This device measures fine dust and NO2 concentration in the air while on the move and adds GPS coordinates to each measurement location.
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Please send me your mail address, because I am not going to post this on this forum.
Hello Harald, I admit that the NO2-sensor (which was added to the mobile meter recently) is still not functioning properly. It is a SnO2 based metal oxide sensor which has to be heated to 220°C. Once that temperature is reached the resistance of the sensorstrip changes with NO2 concentration and this is shown in the datasheet of SGX Sensortech, but the single diagram they show holds only for 25°C and 40% humidity. Unfortunately I could not find further information for other ranges of temperature and humidity. Also, in the datasheet is spoken of cross-sensitivity with ozone, but no details are given how to cope for this.
I've chosen for the 4541 because this was the only sensor available at AliExpress which was mounted on a small breakout board. However, it houses two sensors: one for NO2 and another for CO measurement. Since I am not interested in CO measurement I only use the NOX and not the RED output pin. The board also houses a MOSFET for preheating and a corresponding pin to enable this. I did not intend to use this, but since I experience a rather slow stabilization of nearly 20 minutes before the NO2 concentration gets realistic, I am going to test with a preheating time of 30 seconds and hope that this will considerably shorten the stabilization time. Also, I am going to remove the feeding resistor of 82 ohm for the heating of the CO-sensorstrip to save on battery capacity.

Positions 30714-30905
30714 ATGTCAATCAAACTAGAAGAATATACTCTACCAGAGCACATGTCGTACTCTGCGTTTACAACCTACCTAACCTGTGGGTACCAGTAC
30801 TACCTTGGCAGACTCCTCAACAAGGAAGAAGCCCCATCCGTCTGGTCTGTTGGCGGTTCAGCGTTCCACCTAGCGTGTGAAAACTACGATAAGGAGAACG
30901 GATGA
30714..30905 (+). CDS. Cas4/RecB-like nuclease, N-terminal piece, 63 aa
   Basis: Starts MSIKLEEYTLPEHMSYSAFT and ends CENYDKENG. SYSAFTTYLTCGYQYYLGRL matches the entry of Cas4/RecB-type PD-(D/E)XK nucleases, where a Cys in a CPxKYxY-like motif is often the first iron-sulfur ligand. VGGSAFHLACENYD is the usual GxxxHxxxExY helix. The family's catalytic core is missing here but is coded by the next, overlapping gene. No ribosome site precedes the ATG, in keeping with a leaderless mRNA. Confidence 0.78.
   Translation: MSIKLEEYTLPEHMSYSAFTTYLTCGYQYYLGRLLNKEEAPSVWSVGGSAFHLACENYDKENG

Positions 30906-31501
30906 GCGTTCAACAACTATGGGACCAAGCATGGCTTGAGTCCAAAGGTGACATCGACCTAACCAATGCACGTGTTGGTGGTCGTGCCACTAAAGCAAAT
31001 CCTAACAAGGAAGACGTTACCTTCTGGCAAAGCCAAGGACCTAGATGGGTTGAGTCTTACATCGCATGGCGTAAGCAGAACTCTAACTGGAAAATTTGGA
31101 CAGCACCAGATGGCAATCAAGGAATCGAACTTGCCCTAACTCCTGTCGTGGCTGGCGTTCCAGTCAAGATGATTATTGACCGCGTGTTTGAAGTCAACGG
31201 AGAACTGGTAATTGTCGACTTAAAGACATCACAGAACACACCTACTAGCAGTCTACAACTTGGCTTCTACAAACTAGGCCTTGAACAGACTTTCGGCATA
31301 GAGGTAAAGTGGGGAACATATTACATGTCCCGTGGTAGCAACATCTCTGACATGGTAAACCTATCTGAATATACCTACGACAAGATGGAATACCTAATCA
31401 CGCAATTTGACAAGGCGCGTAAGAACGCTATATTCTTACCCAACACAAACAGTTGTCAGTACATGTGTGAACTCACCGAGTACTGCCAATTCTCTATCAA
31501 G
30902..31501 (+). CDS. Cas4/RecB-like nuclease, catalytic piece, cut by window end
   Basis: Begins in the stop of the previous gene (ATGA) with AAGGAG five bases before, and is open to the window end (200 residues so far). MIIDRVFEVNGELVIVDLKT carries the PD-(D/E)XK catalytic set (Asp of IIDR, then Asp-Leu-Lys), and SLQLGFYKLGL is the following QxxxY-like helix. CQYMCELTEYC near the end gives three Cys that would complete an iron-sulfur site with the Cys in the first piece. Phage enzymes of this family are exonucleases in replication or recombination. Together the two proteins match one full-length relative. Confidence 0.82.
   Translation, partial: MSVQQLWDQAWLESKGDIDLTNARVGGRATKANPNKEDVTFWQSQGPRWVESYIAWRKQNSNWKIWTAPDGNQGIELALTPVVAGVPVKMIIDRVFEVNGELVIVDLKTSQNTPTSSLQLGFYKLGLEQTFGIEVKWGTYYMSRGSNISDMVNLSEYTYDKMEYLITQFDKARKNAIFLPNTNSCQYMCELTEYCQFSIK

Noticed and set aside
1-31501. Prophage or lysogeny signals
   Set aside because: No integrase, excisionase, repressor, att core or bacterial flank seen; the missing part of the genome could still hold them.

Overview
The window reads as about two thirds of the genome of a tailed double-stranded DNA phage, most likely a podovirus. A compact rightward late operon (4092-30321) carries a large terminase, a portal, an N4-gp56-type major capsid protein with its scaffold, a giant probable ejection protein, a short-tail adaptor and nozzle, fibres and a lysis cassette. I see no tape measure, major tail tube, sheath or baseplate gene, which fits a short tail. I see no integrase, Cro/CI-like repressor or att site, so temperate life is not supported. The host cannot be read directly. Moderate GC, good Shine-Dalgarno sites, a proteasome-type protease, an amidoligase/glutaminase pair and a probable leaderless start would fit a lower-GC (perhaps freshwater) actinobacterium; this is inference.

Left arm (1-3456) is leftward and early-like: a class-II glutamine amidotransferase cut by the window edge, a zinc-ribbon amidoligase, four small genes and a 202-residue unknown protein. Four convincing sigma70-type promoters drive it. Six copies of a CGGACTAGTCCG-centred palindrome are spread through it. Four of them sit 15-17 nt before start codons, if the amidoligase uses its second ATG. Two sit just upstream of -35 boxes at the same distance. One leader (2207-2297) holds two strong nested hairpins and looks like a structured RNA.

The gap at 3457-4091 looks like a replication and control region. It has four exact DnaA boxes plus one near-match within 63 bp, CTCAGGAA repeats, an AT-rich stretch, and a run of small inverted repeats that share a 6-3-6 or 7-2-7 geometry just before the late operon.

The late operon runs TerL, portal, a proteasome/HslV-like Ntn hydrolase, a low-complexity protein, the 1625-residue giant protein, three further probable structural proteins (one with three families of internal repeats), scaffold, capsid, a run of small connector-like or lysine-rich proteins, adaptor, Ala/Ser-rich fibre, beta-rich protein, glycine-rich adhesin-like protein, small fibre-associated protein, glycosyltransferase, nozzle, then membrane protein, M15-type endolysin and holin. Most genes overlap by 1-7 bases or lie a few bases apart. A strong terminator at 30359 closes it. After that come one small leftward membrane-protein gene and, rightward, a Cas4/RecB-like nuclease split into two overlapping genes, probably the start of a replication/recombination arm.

Thanks for informing me about the existence of Breeze technologies, but on their site I could not find any relevant technical info, which seems normal to me because they commercialize their meters which are highly probable patented.
If you order the SDS011 finedust sensor, you also get a flat cable with two connectors attached to it and a serial2USB convertor module. When you connect the sensor to this module with the flat cable, then you can plug the serial2USB module into a USB-port of your laptop or notebook. Of course, you always need some software to read the serial messages which the SDS011 sensor sends every second and decode these into readable format on the screen. I recommend to install Python and the CH341 serial2usb driver on your computer (you can get a free download of both on the internet). By running a small Python program (which I can always post to you) you can read the current PM10 and PM2.5 values on the screen and with a small extension, you can also log all measurements into a file for later consultation.
This is to my opinion the cheapest and simplest solution to measure finedust concentration on a fixed location.
The measurement of NO2-concentration is a bit more difficult, since the sensor which I use and most sensors of this kind on the market provide an analogue output, so you need a microcontroller which can perform A/D-conversion and after that, some calculations have to be made to determine the exact NO2-concentration for which you also need temperature, humidity and barometric pressure as input.
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